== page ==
Haunting Bias

A recent Chronicle of Higher Education article offers a great analogy: “Many of us are ready to accept that placebos can work in general, just not on us. A similar dynamic exists with implicit biases.” And yes, I think that’s probably true for many, but what about those of us who have taken the time to attend seminars, take self-assessments, learn more about others and intentionally tried to break down our own biases? I ask because sometimes I feel overly conscious of my potential for bias as a result  of all of the emphasis on implicit bias. I fluctuate, sometimes I fall into old or new bias and then later, upon reflecting on some conversation or thought I think, “oh my… how could I?” and then! sometimes, not always, I get hyper sensitive. It feels like everything could stem from bias and in these moments I think I over correct or withdraw. So, sometimes, I wish there were better ways of combating implicit biases among faculty and students– instead of mandatory (or voluntary) training, I wish there were more university sanctioned opportunities for fun and engaging cultural exchange. And, not just traveling abroad, but cultural exchange right here on campus. I often think back to the library project sponsored a few years ago where you could “check out” people and learn more about their life experience. I feel like that kind of activity is more effective, really helps us change, rather than simply being more aware of the biases we hold. Wouldn’t it be nice to sit down to coffee, lunch, dinner or a drink with someone you wouldn’t have except for wanting to know something more about someone else? Those experiences were so easy to come by when I was an undergrad, but now with family, work, class, etc. they don’t come as easy and they feel more awkward since I have to seek them out. It’s hard enough finding people who share similar experiences–I mean people to commiserate with about being a new mom, balancing work and school, etc!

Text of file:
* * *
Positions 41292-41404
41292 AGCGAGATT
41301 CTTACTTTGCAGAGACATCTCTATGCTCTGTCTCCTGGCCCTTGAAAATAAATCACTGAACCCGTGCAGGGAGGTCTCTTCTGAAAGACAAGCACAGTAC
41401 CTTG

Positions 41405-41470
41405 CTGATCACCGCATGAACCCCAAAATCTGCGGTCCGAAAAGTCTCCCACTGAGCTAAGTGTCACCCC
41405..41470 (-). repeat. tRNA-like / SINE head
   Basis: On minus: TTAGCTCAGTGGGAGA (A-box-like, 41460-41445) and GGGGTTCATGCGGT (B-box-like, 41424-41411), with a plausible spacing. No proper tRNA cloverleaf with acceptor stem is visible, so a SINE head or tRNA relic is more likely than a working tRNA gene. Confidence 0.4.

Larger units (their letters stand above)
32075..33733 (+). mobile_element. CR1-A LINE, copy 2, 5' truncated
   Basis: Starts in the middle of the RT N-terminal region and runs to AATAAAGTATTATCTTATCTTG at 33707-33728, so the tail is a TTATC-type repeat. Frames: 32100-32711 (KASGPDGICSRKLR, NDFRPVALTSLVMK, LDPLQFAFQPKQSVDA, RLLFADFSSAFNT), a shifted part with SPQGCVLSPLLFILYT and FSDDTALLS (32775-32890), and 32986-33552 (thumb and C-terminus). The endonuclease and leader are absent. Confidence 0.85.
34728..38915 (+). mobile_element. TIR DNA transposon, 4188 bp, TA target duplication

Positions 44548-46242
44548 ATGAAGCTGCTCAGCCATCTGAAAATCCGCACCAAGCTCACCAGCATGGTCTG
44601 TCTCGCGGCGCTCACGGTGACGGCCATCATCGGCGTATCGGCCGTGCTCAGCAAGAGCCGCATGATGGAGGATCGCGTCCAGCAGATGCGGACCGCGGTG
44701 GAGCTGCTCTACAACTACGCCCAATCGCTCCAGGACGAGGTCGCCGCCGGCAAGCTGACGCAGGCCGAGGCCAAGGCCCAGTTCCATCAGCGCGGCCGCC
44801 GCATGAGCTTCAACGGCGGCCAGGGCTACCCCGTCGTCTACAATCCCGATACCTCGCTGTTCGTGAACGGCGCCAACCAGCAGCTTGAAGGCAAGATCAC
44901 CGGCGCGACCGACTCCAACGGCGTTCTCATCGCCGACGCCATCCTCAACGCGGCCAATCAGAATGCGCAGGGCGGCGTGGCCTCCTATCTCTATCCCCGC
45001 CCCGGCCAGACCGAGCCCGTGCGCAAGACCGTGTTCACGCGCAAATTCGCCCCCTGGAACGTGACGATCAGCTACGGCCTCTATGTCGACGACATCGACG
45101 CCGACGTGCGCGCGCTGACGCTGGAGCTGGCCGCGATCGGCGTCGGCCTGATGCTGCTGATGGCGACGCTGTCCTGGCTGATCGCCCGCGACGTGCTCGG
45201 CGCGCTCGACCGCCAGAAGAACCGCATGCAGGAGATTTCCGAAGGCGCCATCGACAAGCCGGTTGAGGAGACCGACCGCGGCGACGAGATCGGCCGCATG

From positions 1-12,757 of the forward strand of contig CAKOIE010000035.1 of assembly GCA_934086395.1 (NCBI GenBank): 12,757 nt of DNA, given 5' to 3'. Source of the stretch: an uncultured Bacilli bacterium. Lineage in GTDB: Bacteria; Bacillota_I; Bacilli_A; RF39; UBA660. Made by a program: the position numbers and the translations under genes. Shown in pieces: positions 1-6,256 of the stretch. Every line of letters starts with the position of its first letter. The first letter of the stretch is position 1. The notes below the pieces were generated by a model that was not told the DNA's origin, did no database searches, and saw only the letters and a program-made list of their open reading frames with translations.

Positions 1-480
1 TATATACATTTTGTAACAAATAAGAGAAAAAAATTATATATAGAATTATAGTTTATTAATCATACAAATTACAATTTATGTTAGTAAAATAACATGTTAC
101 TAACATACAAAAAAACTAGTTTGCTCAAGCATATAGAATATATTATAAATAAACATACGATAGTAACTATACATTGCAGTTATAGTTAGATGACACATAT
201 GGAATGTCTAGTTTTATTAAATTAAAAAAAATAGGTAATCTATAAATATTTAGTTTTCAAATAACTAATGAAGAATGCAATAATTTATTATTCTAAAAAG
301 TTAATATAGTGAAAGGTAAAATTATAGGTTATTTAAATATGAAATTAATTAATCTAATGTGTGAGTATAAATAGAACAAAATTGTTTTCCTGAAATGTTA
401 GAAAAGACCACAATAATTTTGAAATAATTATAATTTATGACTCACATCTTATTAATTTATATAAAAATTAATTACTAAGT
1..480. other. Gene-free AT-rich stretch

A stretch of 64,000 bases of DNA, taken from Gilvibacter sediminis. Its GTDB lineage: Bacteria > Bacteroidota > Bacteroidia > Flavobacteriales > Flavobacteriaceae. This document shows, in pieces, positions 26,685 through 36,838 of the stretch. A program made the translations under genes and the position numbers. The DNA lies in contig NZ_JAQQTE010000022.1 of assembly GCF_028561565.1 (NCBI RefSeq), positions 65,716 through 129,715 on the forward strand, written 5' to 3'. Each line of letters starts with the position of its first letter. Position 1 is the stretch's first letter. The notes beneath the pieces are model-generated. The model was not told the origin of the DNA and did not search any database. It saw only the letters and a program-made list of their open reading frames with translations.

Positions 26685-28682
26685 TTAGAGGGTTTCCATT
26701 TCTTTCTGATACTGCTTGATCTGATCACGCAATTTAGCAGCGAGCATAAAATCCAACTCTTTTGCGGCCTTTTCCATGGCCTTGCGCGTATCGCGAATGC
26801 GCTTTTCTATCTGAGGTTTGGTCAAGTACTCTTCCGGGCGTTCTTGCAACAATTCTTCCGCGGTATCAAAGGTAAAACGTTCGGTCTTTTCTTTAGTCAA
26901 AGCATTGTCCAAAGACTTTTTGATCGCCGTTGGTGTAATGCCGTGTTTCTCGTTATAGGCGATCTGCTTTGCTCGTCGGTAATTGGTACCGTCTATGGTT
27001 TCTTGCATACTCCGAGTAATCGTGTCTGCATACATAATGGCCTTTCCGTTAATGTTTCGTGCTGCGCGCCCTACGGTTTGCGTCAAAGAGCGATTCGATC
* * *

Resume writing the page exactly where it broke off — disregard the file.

I’m starting to feel like we’re over prescribing the we way people should be, should think, should act and in doing so, probably self-censoring too much. Isn’t there a better way? Instead of trying to teach us how to reflect, can’t we create experiences that foster self-reflection organically? David Gooblar, the author of the article I mentioned above suggests that the classroom can provide such an experience and I tend to agree, but is it enough? I would like to see us foster more opportunities to really connect as a community. It’s a lot to ask and to find the time, I feel like we have to give up some of our pursuit of individual success (work, class, and other things that keep us so busy).